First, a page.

When Europe began aggressively colonizing, in the 16th century, the sugar acquired from tropical colonies and fruits from the Middle East found their way into the mixture. More nuts were also added, and during the Victorian Era bakers started using alcohol in their fruitcakes as well.

In the early 1700s, European leaders considered fruitcake so decadent that it was outlawed for being "sinfully rich." Eventually the English brought it back into fashion as an important part of tea service. Fruitcakes remained popular in Europe and the U.S. through the first half of the 20th century, though it's unclear how they became a holiday staple.

People aren't as enamored with fruitcakes as they once were, but the polarizing holiday treat continues to spark debate this time of year. Where do you stand on the fruitcake spectrum?

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Do Not Party in This Manner: Houston Bar Does Stupid With 'Drink Like A Indian' Party

Photo from Brewskis Louetta
I'm almost as offended by the grammar as I am by the concept.
The Brewskis Pub and Patio, which is located between North Houston and Tomball, took a Thanksgiving-themed party this past weekend a little too far when they encouraged drinkers to come dressed as Native Americans and advertised the event with the slogan "Drink Like A (sic) Indian, Party Like A Pilgrim."

First of all, what does that even mean?! Last time I checked, a pilgrim party was akin to staying late at church and reading an extra book of the Bible. And "drink like a Indian"? I just can't even with that grammar. I just can't.

But in all seriousness, what was Brewskis thinking? It's just not acceptable in this day and age (or any day and age) to mock a different race for your own drunken enjoyment. But it's not just the name of the party or the really poor choice of sexy indian costumes that has people upset.

Check out the "Indian names" the staff gave themselves.

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Taco Bell Unleashes Chocolate Taco Dessert Kit on Unwitting Masses

Photos by Kaitlin Steinberg
Why, Taco Bell, whyyyyyyy?!
When you Google "dessert taco," all sorts of interesting and visually appealing images pop up. There are the cinnamon sugar-coated fried flour tortilla versions stuffed with fresh fruit. There are ones designed to look like savory tacos, but which are actually made of sugar cookies, shredded coconut and crushed cookies. There are the old standby Choco Tacos made by Klondike, for which, admittedly, I have a weakness. (Also, they're available in stores all over Houston. I checked.)

And then there are Taco Bell's new abominations.

Last month, Taco Bell released a few new kits, including the Cheesy Double Decker Taco Dinner Kit, the Crunchy and Soft Taco Dinner Kit, the Soft Taco Dinner Kit, and, most unsettling, the Cinnamon Nachos Dessert Kit and the Chocolate Taco Dessert Kit.

I want to talk to you about the Chocolate Taco Dessert Kit. And I want you to understand the sacrifices I make for you, dear readers, when I taste-test products such as these. This, right here, this is love.

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The Best-Tasting Throat Lozenges for Cold and Flu Season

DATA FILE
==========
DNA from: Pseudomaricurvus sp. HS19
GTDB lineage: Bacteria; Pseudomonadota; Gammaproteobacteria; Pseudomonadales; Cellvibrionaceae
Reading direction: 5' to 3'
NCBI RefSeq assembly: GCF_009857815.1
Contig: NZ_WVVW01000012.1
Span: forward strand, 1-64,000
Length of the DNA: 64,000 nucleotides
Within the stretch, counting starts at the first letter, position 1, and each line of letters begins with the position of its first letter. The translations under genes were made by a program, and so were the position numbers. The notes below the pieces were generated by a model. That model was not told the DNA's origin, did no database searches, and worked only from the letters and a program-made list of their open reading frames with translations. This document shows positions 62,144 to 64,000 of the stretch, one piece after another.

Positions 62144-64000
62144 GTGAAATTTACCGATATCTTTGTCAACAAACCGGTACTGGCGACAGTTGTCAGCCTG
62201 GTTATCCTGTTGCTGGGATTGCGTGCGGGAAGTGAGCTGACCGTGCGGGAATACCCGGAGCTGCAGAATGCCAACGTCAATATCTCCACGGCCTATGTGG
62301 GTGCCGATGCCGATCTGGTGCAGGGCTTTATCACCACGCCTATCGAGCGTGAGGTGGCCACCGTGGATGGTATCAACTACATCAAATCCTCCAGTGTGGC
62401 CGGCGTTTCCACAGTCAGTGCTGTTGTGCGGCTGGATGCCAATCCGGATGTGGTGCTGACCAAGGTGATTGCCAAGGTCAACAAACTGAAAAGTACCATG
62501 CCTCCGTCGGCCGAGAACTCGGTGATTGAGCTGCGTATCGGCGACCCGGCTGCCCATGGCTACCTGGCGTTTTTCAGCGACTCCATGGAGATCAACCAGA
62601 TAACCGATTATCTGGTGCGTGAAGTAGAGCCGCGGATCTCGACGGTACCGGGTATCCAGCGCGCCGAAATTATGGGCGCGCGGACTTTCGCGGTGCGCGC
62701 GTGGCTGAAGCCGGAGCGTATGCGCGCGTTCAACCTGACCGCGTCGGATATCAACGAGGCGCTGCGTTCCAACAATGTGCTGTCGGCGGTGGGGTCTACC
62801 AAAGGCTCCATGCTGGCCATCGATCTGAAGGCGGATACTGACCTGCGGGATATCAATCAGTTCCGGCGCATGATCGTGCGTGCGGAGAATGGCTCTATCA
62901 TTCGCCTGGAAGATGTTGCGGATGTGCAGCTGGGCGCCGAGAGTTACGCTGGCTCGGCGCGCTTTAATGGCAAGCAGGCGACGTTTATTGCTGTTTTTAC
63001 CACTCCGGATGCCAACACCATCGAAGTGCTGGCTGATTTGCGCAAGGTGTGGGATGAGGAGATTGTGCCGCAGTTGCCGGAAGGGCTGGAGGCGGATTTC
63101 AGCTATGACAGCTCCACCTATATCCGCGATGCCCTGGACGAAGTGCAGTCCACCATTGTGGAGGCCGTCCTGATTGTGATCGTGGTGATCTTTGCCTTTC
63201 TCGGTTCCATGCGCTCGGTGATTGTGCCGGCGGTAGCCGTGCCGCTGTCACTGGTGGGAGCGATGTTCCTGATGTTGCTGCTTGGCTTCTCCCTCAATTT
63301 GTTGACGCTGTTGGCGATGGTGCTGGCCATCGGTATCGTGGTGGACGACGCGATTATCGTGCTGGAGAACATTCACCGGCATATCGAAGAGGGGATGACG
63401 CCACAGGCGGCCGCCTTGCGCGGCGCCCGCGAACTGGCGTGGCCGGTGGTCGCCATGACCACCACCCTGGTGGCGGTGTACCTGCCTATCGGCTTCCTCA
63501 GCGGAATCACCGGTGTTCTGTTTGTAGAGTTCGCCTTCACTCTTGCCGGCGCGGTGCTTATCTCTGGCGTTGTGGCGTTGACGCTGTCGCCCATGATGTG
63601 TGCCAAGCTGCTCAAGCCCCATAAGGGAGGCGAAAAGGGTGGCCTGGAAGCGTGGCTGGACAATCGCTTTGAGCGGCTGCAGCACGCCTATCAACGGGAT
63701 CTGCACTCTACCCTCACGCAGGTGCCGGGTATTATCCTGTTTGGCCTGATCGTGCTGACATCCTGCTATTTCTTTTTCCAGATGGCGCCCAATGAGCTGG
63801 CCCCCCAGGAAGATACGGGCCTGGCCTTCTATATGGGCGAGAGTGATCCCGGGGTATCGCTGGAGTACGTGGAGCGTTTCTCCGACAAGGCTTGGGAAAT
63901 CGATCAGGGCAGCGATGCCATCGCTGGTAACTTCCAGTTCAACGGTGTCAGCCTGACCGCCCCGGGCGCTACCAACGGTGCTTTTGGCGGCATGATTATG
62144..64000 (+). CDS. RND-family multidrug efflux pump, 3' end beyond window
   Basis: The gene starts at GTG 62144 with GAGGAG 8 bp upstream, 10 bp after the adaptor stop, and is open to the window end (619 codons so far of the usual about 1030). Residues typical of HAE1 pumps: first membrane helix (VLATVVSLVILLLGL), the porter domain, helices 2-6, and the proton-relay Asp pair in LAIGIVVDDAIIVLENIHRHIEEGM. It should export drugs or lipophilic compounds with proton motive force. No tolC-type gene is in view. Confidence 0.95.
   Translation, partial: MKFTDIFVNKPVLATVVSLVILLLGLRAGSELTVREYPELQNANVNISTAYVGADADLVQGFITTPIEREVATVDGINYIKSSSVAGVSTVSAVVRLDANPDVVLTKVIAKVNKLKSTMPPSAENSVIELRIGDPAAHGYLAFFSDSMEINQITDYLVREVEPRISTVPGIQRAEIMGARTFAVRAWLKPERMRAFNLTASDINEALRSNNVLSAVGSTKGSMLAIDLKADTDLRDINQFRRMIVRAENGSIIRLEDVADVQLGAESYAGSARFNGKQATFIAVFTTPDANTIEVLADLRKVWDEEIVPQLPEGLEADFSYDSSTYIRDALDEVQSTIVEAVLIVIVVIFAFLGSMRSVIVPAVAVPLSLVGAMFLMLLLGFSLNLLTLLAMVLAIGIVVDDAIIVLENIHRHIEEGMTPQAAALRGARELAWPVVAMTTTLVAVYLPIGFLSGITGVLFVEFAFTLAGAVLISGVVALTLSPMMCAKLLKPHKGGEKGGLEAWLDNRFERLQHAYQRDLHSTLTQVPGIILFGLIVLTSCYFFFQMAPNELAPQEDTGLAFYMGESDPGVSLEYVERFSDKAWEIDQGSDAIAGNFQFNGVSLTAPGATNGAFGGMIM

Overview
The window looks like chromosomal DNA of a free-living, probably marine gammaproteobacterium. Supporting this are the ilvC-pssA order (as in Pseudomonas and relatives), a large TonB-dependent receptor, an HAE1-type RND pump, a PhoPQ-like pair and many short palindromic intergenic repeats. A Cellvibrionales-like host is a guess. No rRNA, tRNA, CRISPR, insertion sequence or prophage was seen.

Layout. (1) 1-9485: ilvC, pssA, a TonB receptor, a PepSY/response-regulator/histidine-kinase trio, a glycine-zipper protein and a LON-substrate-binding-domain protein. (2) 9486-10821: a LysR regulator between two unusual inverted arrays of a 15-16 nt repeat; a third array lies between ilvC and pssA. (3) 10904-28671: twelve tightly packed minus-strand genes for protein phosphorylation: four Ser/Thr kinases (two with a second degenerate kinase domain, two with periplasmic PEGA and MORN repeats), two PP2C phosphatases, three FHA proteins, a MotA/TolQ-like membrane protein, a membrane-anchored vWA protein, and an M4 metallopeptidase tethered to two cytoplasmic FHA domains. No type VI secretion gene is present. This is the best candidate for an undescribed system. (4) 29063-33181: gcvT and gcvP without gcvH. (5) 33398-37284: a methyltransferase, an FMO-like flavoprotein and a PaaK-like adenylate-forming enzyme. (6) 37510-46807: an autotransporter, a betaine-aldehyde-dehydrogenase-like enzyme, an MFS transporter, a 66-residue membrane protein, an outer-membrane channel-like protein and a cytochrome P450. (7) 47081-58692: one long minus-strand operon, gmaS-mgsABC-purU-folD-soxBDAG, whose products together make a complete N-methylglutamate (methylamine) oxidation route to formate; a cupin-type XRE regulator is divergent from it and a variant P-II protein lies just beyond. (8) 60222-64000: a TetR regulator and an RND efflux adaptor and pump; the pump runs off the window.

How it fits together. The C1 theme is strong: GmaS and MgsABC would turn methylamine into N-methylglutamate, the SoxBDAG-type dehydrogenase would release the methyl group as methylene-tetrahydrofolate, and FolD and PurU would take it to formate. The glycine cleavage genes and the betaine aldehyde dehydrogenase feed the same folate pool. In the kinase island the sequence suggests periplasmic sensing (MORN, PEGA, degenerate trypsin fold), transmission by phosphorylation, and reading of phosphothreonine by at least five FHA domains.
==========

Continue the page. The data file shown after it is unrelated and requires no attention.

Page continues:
Photo by Monica Fuentes
If you're sick enough to need throat lozenges, you'd better pick some tasty ones.
The Centers for Disease Control and Prevention may be largely inoperative because of the government shutdown and, as the Web site states, "the lapse in government funding," but here at the Houston Press, we've still got your back.

So sure, we can't with any medical authority tell you what this year's flu strains are like or what sort of vaccines are available this year, but we can help to ease your suffering should you neglect to heed all the government warnings about getting a flu shot and find yourself sick and in pain.

We've tested ten different varieties of throat lozenges and cough drops available at CVS to determine which taste the best and which are most likely to soothe your sore esophagus. Some of them are designed to alleviate minor tickles, while others are intended to suppress coughs and numb painful gullets. This ranking is based on both flavor and efficacy in mitigating our (not so sore) throats.

Also check out last year's cough syrup taste test. And please don't use cough syrup for anything other than coughs, if you catch my drift.

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Blood in the Kitchen: Houston Chefs Share Some Horrific Tales

Categories: Off the Wall

Photo by Indy Scream Park
The kitchen can be a dangerous place, friends.
"Pretty much any kitchen has superglue in it," Joshua Martinez, owner of Goro & Gun, told me recently. "If you cut part of your finger off, you just clean it and superglue it back on."

I've always known that a kitchen can be a dangerous place. My aunt is a chef, and I remember numerous dinners where she'd regale the table with the story of chopping off the tip of her thumb with a dull knife early in her career.

"Typically, what I do when I hurt myself is, I get very quiet, walk away and assess it," she would explain. "I could tell this was bad, but I worked for another three hours before the general manager said, 'Is your finger still bleeding? We're going to the hospital.' And there they had to drill a hole in my nail to loop the stitch through to get my skin to stay on."

It was at approximately that part of the anecdote where I'd lose my appetite.

(Before we proceed, an important note: All the chefs I interviewed follow stringent hygiene procedures in their kitchens, and make cleanliness a priority. There's no need to fear that there's blood in your gazpacho.)